By Frank Fay, Senior Manager, Category & Shopper Solutions, Consumer Health
Barely awake after my colonoscopy, I hear my wife and doctor discussing the “C” word. Who are they talking about? Surely it’s not me…OMG, it is me, I tear up. That was the beginning of the journey. The questions: Why had I waited to get my second colonoscopy? What do I do now? How can I beat this? I must beat this; living is the only option!
At that point on Monday morning, the physician I had for my colonoscopy says, “We’ll operate Friday.” I’m still groggy, but my wife and I looked at each other and knew we had homework to do. Being in a part of the country where we have many excellent medical centers, I knew we needed to talk to others, perhaps get a second opinion, but certainly not get operated on in four days.
That was an educated decision and one that paid off in quality and success of treatment. After talking to others, we found two great choices — Sloane Kettering in NYC and Fox Chase in Philadelphia. We knew a surgeon at Fox Chase who was spoken of highly; we interviewed him immediately. We discussed my case with physicians at both facilities and I felt most confident in the comprehensive treatment plan of Fox Chase and my stellar surgeon, Dr. Sanjay Reddy, and my Oncologist Dr. Michael Hall.
Surgery went on for 7 ½ hours a few weeks later and Dr. Reddy delivered great news to me, “You’re clean.” It was a bit more extensive than the prep work had indicated but he persevered to get me where he thought I had my best chances. That said, I still had three of 12 lymph nodes affected, so chemotherapy was a necessary part of my treatment.
Probably this stage provided me with the realization that I was vain. The chemo drugs I endured for 12 treatments quite easily had some side effects, like total body hair loss, and thinning of my head of hair, but I kept most of it…and the part I didn’t was “volumized” by good folks at the beauty store who also provided great advice on a product to help. It’s more than okay to laugh at me here.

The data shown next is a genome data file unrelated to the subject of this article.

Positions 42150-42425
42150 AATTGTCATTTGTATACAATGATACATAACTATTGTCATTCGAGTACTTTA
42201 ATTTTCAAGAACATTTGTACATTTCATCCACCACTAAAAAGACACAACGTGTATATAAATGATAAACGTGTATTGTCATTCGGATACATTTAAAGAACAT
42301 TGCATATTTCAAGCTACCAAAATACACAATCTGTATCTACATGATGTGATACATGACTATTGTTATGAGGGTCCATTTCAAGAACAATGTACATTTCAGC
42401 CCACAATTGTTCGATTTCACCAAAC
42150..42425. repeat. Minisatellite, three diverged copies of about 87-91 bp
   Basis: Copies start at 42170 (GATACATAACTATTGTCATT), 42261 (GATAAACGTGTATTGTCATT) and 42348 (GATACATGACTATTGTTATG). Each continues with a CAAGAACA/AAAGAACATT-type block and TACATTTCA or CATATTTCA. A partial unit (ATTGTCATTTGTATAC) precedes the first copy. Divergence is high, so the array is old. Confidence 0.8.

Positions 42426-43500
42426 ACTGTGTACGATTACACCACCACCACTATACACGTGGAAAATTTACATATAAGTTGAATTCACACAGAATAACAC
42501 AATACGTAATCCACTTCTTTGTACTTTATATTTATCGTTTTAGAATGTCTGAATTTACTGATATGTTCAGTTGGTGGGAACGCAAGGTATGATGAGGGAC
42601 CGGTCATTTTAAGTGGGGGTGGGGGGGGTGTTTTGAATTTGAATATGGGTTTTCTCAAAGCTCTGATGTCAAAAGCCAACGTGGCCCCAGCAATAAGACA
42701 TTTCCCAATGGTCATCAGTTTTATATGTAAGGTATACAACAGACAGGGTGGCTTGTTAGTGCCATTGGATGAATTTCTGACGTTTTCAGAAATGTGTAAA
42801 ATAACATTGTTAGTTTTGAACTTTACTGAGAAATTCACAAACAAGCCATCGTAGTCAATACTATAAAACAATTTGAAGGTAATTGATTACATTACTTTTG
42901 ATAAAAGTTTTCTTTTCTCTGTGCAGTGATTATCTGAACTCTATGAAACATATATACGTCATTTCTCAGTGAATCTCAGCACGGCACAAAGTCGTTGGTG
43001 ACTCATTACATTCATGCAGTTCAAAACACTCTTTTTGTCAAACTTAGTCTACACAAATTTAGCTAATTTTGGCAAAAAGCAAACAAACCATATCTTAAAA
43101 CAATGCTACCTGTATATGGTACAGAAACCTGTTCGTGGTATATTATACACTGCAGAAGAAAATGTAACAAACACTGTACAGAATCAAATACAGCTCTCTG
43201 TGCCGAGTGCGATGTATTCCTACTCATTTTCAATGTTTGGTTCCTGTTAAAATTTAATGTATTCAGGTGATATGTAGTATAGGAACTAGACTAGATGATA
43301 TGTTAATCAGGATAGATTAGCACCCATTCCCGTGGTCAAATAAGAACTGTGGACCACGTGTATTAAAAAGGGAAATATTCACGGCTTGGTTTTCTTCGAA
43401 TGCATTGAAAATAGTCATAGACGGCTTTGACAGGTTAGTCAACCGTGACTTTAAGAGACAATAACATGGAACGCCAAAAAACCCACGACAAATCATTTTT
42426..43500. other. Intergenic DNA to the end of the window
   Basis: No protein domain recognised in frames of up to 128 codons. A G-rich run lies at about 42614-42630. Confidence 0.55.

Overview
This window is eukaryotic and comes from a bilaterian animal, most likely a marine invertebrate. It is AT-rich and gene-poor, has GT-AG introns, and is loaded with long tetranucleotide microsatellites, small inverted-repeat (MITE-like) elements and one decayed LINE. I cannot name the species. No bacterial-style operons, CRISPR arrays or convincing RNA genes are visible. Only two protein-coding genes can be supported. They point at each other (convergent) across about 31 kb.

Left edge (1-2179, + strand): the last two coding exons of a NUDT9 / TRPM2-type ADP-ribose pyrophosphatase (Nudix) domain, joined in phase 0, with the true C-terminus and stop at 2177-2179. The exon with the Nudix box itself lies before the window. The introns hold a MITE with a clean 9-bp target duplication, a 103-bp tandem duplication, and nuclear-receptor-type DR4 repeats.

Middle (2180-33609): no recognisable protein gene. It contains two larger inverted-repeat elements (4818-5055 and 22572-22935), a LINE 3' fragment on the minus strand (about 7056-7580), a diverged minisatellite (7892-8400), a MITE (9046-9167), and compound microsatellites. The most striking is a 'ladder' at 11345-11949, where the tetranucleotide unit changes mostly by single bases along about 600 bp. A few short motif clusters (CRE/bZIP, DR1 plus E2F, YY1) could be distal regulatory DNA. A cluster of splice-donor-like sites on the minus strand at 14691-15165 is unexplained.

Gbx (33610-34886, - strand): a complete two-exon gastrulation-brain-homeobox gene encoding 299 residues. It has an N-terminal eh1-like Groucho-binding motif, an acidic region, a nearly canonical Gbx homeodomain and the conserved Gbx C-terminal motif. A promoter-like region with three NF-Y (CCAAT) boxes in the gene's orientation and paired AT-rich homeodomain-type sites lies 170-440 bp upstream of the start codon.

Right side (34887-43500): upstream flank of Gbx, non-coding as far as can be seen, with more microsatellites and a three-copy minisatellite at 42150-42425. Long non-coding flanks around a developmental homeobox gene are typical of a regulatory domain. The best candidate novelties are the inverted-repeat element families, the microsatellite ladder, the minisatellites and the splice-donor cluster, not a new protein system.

I also got through nine of 12 treatments of a chemo drug named oxiplatin. It does wonders to clear the cancer cells but leaves you with neuropathy. I’m hoping this fades away in the future and my nerves regenerate. Ever walk on marbles? That’s one way to experience this sensation.
My family, friends and Bayer family surrounded me with hope, love, strength, motivation and humor. Each 2 ½ hour one-way trip to Fox Chase from our home was like a “Tuesdays with Morrie” episode with my wife, Priscilla. I know what love is! The chemo lab team also deserves kudos for keeping me warm, educated and motivated.
You learn as you go and the best way to pay it forward, I feel, is to help others learn. I was able to tolerate the side effects, nausea, nerve pain, fatigue, etc. with lots of tips and tricks shared by others. So, one trick I learned was that Nestle’s Strawberry Quik was a great drink to squelch the upset stomach from the dreadful metallic taste I had post chemo sessions, at least for me. (I really did not want to take the nausea pills if I could handle it otherwise.) A year after I completed chemo, another Bayer colleague and friend had been diagnosed after me and with a different type of cancer. I shared this tip and voila! It worked well for him, too.
Some learnings I can share two years out are: be your best advocate — ask questions, challenge authority and tell your care team what you need them to make happen. If you can, share your experience, be open, be positive and be of the mindset you will beat this sinister disease. Optimism is a great mindset and I believe it helps you get better mentally and physically. Experiment within reason and try different techniques offered with an open mind. Most importantly, realize we all have a limited time to enjoy life…live it, love others and embrace the journey with joy and purpose.